We’d changed planes in South Korea but had never toured there, so on our return flight from India we decided to stay a week and do some sightseeing. The picture above is taken during the daily ceremony at the entrance of the Deoksu Palace in Seoul. The traditional changing of the guard ceremony, as it was done in the Chosun Dynasty from the 14th C to the 19th C - is very colorful and beautifully done. They even provide free costumes for tourists to use for posing with performers. What a nice gesture from the people in charge; it certainly helps tourism.



Incheon airport is some 43 mi west of Seoul. We started and ended our tour in Seoul.


On the left is our GPS track for S. Korea. We drove a total of 950 miles.


Except for a day-tour to the DMZ, we had arranged for a tour with a local company called All4U Korea Tour. We highly recommend them.


The tour experience was one of the best we’ve ever had. Our guide Choi Yun-Ho was one of the owners of the company. More on him later.


Seoul is a super-modern, super-clean fascinating place.




Eating is a big deal in S. Korea and it’s delicious. There is a lot of emphasis on meat.


Our excursion to the DMZ took us to the border region where the 3rd tunnel is located (the N. Koreans built it for a possible invasion).


On the right is the locomotive of a train that was shot up by machine guns in 1950 as it was taking supplies northward.


Only one man was brave enough to run the train at that time and he escaped and ran. That was the last time a supply train ran during the war. The train was left off the tracks in the DMZ until 2004; it was removed, restored and then first shown to the public in 2009.




We got a glimpse of N. Korea with their flag. We were told that many of those structures are phony facades.


On the right (and below) is our guide Choi Yun-Ho. The driver Mr. Kim is next to Choi Yun-Ho in the picture on the right.


Choi Yun-Ho went out of his way to have us experience a wide variety of Korean dishes. All of them were delicious. Wherever we were he made sure we had the dish the place was famous for. This was a new experience in travel for us.




This was actually the first meal we had after arrival and one of the few times Choi Yun-Ho didn’t wear a baseball cap.


Our vehicle was a 10-person custom-made Zaiant van/limousine and was luxuriously equipped.


Each of us had a vibrating seat! The frequency (slow, fast), location (back, thighs, and calves) and intensity (gentle to hard) of the vibrations could be controlled by the wands we have in our hands. It felt great and we used it a lot during the many miles we travelled in this vehicle.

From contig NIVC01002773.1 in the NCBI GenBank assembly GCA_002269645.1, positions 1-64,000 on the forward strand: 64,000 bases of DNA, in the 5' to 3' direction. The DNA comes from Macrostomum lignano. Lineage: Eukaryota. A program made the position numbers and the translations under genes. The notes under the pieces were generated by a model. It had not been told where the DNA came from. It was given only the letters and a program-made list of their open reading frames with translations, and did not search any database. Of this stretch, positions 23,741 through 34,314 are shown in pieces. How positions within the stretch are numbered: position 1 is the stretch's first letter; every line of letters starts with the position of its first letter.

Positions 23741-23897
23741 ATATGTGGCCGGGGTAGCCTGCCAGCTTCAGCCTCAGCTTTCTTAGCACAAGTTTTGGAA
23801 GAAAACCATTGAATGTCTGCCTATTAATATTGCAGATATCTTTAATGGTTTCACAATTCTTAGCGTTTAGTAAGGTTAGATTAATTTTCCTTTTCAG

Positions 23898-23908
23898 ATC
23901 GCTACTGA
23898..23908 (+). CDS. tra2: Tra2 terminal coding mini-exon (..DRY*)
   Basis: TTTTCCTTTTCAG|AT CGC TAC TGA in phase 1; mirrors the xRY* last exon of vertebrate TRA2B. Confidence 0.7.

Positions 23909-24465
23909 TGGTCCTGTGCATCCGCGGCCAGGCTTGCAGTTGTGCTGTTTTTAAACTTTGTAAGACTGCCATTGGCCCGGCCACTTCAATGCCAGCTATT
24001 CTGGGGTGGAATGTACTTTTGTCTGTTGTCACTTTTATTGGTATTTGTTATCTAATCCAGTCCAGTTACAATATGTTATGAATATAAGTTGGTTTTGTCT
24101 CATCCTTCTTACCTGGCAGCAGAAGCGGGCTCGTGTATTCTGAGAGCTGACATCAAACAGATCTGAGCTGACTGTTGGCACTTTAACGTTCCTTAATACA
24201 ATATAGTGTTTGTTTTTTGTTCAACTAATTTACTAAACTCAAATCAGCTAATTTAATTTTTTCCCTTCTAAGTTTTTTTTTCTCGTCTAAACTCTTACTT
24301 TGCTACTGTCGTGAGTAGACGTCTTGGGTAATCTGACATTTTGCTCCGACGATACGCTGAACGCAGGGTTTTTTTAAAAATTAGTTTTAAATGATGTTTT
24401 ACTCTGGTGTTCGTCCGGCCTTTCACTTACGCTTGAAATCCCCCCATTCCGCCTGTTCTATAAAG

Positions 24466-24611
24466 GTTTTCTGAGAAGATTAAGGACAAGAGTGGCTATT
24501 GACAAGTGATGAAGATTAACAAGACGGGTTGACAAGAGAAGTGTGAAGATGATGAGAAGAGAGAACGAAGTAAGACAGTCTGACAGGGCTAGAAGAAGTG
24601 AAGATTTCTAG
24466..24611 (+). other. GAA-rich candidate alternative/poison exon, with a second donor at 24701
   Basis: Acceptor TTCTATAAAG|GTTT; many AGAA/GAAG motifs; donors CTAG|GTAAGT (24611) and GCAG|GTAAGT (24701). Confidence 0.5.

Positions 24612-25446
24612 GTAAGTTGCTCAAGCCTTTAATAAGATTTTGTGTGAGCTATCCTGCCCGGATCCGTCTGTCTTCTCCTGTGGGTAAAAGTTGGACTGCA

Our driver, Mr. Kim, was a really nice albeit formal person. He didn’t speak much English but that didn’t stop us from communicating well and having a lot of fun with him.




The van also had three TV monitors. A large screen was just in front of us above. The photo was taken while we were watching a beautiful art film set in the Korean past. It put us in the right mood.


The major reason why Choi Yun-Ho showed the movie (and gave us a copy) was, however, that the movie was partially filmed at an 18th c. house in which we would later stay (see below).


The 2003 movie is ‘Untold Scandal’ directed by E J-Yong. It’s based on Laclos’ Les Liaisons Dangereuses but set in the 18th c. Korean Choson society.


Needless to say, we also had a state-of-the-art GPS (bottom right in the picture at the right). We were lucky and cherry trees were in full bloom everywhere!




We visited the National Museum of Korea in Seoul which has an excellent collection of Buddhist art.


Buddhism arrived in Korea in the 7th c. and flourished until the Choson dynasty when Neo-Confucianism became dominant.

On the left and below are examples of exquisite Buddhist sculptures.


The image just below to the right (also used as the background) shows a bodhisattva in a pensive pose that we hadn’t seen before. We saw this image a number of times in Korea.


This ‘pensive’ Buddha or Bodhisattva image (even though it originated in India) became iconic for us for Korean Buddhism. It was popular during the late Silla Dynasty (57 BCE to 935 CE).










On the left is one wing of the Chongmyo Shrine (Choson Dynasty 1392-1897), another UNESCO WH site.


The shrine dates from the early 15th c. It is the earliest surviving Confucian royal ancestral shrine.


The 15th c. Changdeokgung palace complex is an outstanding example of Far Eastern palace architecture and garden design and is an UNESCO world heritage site.


On the right is the Injeongjeon throne hall originally built in 1405.






Interior of the Injeongjeon throne hall.


The garden of the Changdeokgung palace complex is one of the most enchanting spaces of Korea.




Azaleas in bloom.


Choi Yun-ho took us to lunch at a place that specialized in freshly prepared stuffed dumplings served in a broth. It was absolutely delicious.




In the Namsangol Hanok village (located in Seoul), houses from the Choson era (1392-1897) are beautifully and faithfully restored.


The first stop after leaving Seoul was the Korean Folk Village (see map above). The village has reproduced over 260 traditional houses and also offers performances and re-enactments.


On the right is an incredibly artistic dance-music performance in traditional costumes. These guys have very long white ribbons attached to their hats. They run and jump and spin all the while keeping those ribbons all doing the same thing. One is visible at the top left.






The Korean Folk Village also enacts events in the lives of the people.


The picture on the right is of a traditional wedding ceremony showing the bride and groom. In the picture below, the bride is carried off in a palanquin. The groom is on the horse.






A lake in the village with traditional boats and rafts.




We drove to Andong and visited the Hahoe Folk village (another UNESCEO WHS) which is famous for its traditional houses dating from the Choson period.


On the right is Mandaeru, a Confucian academy in the Andong area.




This was a collection of wooden sculptures we found along the road.